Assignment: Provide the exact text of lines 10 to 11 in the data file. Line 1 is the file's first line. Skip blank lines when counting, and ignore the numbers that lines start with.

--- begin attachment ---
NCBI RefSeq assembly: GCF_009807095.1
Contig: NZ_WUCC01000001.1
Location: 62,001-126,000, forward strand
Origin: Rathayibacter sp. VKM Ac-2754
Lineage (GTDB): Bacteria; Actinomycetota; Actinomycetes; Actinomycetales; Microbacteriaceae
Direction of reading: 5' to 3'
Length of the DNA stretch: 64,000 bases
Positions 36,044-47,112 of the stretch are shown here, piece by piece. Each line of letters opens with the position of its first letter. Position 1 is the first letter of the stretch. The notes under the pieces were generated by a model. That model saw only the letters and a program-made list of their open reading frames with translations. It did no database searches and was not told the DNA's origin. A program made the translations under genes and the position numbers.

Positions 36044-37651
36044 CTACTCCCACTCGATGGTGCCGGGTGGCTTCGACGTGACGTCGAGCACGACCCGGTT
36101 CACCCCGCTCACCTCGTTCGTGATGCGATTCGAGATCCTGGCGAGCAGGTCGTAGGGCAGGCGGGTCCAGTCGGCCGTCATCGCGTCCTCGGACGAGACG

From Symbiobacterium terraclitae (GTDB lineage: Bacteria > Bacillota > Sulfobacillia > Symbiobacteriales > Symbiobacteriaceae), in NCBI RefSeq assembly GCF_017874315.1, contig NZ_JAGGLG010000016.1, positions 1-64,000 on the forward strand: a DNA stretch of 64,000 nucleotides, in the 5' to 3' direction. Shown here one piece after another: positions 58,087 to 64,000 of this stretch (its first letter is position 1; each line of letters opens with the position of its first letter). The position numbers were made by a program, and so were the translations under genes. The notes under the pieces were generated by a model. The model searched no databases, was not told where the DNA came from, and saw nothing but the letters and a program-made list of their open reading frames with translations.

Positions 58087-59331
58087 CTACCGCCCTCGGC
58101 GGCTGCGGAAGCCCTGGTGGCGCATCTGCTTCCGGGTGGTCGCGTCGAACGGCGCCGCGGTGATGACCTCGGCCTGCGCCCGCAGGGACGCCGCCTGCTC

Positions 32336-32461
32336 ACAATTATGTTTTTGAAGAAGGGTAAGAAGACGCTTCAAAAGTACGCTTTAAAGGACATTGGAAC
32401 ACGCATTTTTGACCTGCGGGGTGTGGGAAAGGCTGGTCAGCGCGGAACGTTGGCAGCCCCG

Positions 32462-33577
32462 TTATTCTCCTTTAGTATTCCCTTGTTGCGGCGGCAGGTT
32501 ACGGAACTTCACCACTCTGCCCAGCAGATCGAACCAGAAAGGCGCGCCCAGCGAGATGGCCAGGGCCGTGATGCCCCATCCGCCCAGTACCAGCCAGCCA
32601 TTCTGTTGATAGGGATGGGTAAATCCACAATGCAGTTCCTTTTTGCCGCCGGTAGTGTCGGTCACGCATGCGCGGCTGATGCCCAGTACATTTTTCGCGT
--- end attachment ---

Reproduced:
36044 CTACTCCCACTCGATGGTGCCGGGTGGCTTCGACGTGACGTCGAGCACGACCCGGTT
36101 CACCCCGCTCACCTCGTTCGTGATGCGATTCGAGATCCTGGCGAGCAGGTCGTAGGGCAGGCGGGTCCAGTCGGCCGTCATCGCGTCCTCGGACGAGACG